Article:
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Independent Augustinian communities are Roman Catholic religious communities that follow the Augustinian Rule, but are not under the jurisdiction of the Prior General of the Augustinian hermits in Rome.
They include the Augustinian nuns, the Canons Regular, the Augustinian Recollects,the Discalced Augustinian, the Norbertines, The Sisters of St Rita, the Augustinian Sisters of Mercy of Jesus (South Africa), The Augustinians of the Assumption (which includes Byzantine Rite congregations), the Canons Regular of the Immaculate Conception, the Brothers of the Assumption (in the Congo), the Sisters of Our Lady of Consolation (Philippines), Congregation of Our Lady of the Missions, and the Hospitallers of the Mercy of Jesus (Canada).
To a lesser extent there is a spiritual link, through the common Augustinian Rule with The Alexian Brothers (located in the USA, Europe, England, Ireland the Philippines and India), the Sisters of Charity of the Incarnate Word (who established the University of the Incarnate Word in Texas), and the Sisters of St. Joan of Arc (in Quebec, United States, and Rome), the Dominicans and the Brothers Hospitallers of St John of God.
The enclosed orders of women under the Augustinian Rule (as distinct from the active orders of religious women who also do) are usually not visible to the general public except via the internet. Historically, the most important of the observant Augustinian communities of women are:
Notable Augustinian nuns include composer Vittoria Aleotti (who composed the first sacred music by a woman ever to appear in print), mystic Anne Catherine Emmerich whose book The Dolorous Passion of Our Lord Jesus Christ was an important influence to Mel Gibson's movie The Passion of the Christ, and the mystic Saint Rita of Cascia.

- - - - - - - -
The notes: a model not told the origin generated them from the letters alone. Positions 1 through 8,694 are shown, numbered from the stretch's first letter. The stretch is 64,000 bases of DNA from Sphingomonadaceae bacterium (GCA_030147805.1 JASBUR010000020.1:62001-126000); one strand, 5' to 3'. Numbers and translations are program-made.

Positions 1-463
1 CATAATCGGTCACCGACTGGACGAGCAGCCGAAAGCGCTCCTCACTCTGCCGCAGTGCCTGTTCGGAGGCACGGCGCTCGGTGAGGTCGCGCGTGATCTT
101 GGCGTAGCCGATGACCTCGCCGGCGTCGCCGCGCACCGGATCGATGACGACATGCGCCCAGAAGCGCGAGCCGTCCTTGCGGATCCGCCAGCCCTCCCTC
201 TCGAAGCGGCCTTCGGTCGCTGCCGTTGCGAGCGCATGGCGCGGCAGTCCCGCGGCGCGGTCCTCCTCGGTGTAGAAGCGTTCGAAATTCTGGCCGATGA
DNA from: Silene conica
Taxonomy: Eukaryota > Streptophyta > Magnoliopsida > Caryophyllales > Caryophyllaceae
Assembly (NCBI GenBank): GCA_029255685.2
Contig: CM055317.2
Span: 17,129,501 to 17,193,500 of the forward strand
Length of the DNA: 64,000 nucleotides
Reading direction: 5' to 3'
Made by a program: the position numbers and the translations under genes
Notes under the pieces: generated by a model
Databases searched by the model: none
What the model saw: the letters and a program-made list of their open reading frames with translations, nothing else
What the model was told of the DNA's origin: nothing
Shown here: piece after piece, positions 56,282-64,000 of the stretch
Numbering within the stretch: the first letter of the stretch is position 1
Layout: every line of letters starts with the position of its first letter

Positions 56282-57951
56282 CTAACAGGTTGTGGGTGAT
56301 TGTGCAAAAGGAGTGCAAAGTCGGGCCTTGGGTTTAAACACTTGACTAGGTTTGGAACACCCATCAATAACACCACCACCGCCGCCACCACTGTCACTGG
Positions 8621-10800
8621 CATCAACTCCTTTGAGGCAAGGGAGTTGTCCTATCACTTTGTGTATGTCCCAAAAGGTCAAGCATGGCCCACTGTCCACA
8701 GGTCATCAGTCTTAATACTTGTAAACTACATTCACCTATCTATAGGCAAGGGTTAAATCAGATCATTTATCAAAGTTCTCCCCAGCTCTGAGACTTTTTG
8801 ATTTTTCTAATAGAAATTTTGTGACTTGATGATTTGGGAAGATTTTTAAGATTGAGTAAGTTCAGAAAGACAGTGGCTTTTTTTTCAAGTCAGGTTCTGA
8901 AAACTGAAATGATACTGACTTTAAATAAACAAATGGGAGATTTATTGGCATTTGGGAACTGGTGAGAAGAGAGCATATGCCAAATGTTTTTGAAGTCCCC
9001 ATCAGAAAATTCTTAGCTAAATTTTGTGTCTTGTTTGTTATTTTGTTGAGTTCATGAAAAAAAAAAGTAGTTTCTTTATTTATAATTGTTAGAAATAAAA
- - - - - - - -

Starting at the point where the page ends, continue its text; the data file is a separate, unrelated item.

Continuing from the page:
Whilst not being a branch of the Augustinian family, the Canons Regular of St. Augustine, who have been known in English as the "Black Canons," or the "Augustinian Canons," constitute one of the oldest and most prestigious Latin Rite orders. This ancient order is made up of nine independent congregations confederated internationally in 1959, and the Confederation of Canons Regular of St Augustine elects an Abbot Primate. They have houses in Argentina, Austria, Belgium, Brazil, Canada, the Dominican Republic, England, France, Germany, Italy, the Netherlands, Norway, Peru, Poland, Spain, Switzerland, Taiwan, Tanzania, and Uruguay. The different congregation include: The Canons Regular of St. John Lateran, the Austrian Congregation of Canons Regular, based in the ancient abbeys of Herzogenburg, Klosterneuburg, Neustift, Reichersberg, Sankt Florian, Vorau and Neustift that look after over 100 parishes in Austria and South Tyrol (Italy), the Canons Regular of the Immaculate Conception, The Canons Regular of St. Victor, The Canons Regular of Great St. Bernard, The Canons Regular of St. Maurice, the Canons Regular of Windesheim, The Brothers of the Common Life, The Canons Regular of Our Lady, Mother of the Redeemer.
An offshoot from the hermit friars (not counted comprehensively in this article), resulting from reform efforts. These barefoot Augustinians (in France Augustins déchaussés) were founded about 1560 by Thomas a Jesu (d. 1582).
This order of Canons Regular also follow the Rule of St. Augustine, and were founded by St Norbert. At the end of the 20th century, there were more than one hundred Premonstratensian monasteries worldwide and over 1,500 canons and lay brothers.
follow the rule of St. Augustine given to them by their founder, Saint Dominic, who had been a canon regular, before embarking on the life that led to the establishment of the Order. The Dominicans in 1216 formally adopted the Augustinian Rule.
Not an historical offshoot, but following the Augustinian Rule, this institute was founded by the Portuguese Saint John of God in Spain during the 16th century. They conduct 231 health care and social welfare services throughout the world and are the official health care providers to the Pope.
This article incorporates text from a publication now in the public domain: Jackson, Samuel Macauley, ed. (1914). "article name needed". New Schaff–Herzog Encyclopedia of Religious Knowledge (third ed.). London and New York: Funk and Wagnalls.